Obama signs military budget bill and hate crimes measure

US President Barack Obama has signed a 680-billion-dollar defence spending bill that also contains an attached measure expanding the definition of federal hate crimes to those committed because of sexual orientation.


AFP - US President Barack Obama Wednesday signed a 680-billion-dollar military budget bill, saying his campaign to stamp out Pentagon waste proved political change was possible in Washington.

A significant civil rights move was also attached to the legislation by Congress -- a hate crimes bill which outlaws offenses motivated by a person's race, gender, identity or sexual orientation.

"I have always rejected the notion that we have to waste billions of dollars of taxpayer money to keep this nation secure," Obama said, before signing the defense authorization act at the White House.

"In fact, I think that wasting these dollars makes us less secure -- and that's why we have passed a defense bill that eliminates some of the waste and inefficiency in our defense process."

But warning that the bill was not perfect, the president vowed to carry on fighting to cut waste in the defense budget, which is often packed with pet projects of lawmakers for their home states.

Defense Secretary Robert Gates, a holdover from the previous administration, pledged to renew Obama's effort to cut waste in the massive Pentagon budget in subsequent spending bills.

"I would emphasize that this bill and this budget are just the beginning.  The Pentagon is not the kind of place that can turn on a dime. It will take more than a single budget to get where we need to be."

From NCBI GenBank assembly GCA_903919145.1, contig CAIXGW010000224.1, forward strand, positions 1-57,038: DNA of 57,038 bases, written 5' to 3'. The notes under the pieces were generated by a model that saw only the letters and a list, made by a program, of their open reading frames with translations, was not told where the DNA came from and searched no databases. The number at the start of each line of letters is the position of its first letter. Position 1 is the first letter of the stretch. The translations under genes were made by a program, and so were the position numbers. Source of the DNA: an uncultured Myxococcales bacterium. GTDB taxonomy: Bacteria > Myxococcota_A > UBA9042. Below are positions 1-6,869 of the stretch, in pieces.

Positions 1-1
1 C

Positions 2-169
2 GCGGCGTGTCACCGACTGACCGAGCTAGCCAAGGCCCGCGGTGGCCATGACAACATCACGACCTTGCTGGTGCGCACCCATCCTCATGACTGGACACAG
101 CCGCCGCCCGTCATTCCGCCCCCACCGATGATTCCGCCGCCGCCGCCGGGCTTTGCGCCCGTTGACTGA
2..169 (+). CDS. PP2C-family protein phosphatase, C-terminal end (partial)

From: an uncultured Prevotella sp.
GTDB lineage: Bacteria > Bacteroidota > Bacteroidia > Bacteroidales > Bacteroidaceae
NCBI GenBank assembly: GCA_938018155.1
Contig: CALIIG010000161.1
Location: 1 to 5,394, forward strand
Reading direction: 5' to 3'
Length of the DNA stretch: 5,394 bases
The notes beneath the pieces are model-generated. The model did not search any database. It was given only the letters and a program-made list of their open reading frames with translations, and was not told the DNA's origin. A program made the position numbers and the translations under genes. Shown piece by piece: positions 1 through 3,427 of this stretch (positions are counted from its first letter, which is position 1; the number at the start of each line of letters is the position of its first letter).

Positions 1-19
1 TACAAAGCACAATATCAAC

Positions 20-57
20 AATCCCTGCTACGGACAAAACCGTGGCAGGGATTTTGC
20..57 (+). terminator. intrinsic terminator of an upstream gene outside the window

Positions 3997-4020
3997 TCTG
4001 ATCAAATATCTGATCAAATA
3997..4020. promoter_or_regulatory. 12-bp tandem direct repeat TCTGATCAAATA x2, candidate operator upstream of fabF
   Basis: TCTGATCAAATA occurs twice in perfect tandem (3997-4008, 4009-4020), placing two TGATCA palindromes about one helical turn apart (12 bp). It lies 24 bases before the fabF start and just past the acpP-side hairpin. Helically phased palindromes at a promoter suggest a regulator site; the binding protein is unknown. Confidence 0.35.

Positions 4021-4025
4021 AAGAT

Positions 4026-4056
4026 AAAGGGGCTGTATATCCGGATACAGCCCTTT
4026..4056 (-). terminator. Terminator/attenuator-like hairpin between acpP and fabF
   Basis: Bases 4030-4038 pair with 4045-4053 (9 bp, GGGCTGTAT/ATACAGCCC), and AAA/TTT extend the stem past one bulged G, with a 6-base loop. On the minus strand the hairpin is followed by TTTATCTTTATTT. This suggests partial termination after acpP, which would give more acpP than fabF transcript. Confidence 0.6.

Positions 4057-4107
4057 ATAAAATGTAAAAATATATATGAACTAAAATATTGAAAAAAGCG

The authorization bill satisfied most of the funding requests made in the Pentagon's budget submission for the 2010 fiscal year that began on October 1. It reflected a compromise hammered out between the two houses of Congress.

But lawmakers defied Obama's earlier veto threat and approved 560 million dollars to continue work on an alternative engine for the F-35 fighter jet built by General Electric and Rolls-Royce.

The Defense Department said it was disappointed with the move as well as funding for additional C-17 transport planes but said that the overall budget was a triumph for reform efforts.

"He (Gates) and the president have ended up with basically 95 plus percent of what they laid out on April the 6th," in their budget request, Pentagon press secretary Geoff Morrell told reporters.

"That is extraordinary, that is historic," he said, adding that Gates had been ready to recommend a veto of the bill if funding provisions for the second engine had threatened to disrupt the whole F-35 program.

The administration won a fight over the future of F-22 fighter aircraft, capping production at 187 of the jets, meaning only four more of the costly Boeing-Lockheed Martin-built planes will be built.

Gates had pushed for the limit over vehement objections from air force leaders and some lawmakers.

The authorization act also cut a hi-tech vehicle in the Army's Future Combat Systems program, an airborne laser, and a costly fleet of presidential helicopters held up as a symbol of defense budget excess.

The US Navy charged Lockheed Martin to build a new fleet of 28 presidential helicopters in 2005. The project originally was meant to cost around six billion dollars but sky-rocketed up to 11.2 billion dollars.

The legislation also raises military pay by 3.4 percent and assigns 6.7 billion dollars for mine-resistant armored vehicles known as MRAPs, which is 1.2 billion dollars more than the administration had proposed.

Another 7.5 billion dollars was inked for training and equipping the Afghan police and army.

The hate crimes legislation was named after Matthew Shepard, a student murdered 11 years ago in an attack in Wyoming.

Conservatives opposed to the bill however argue that it would discriminate against priests who speak out against homosexuality for religious reasons, and warn Obama is pursuing a radical agenda.

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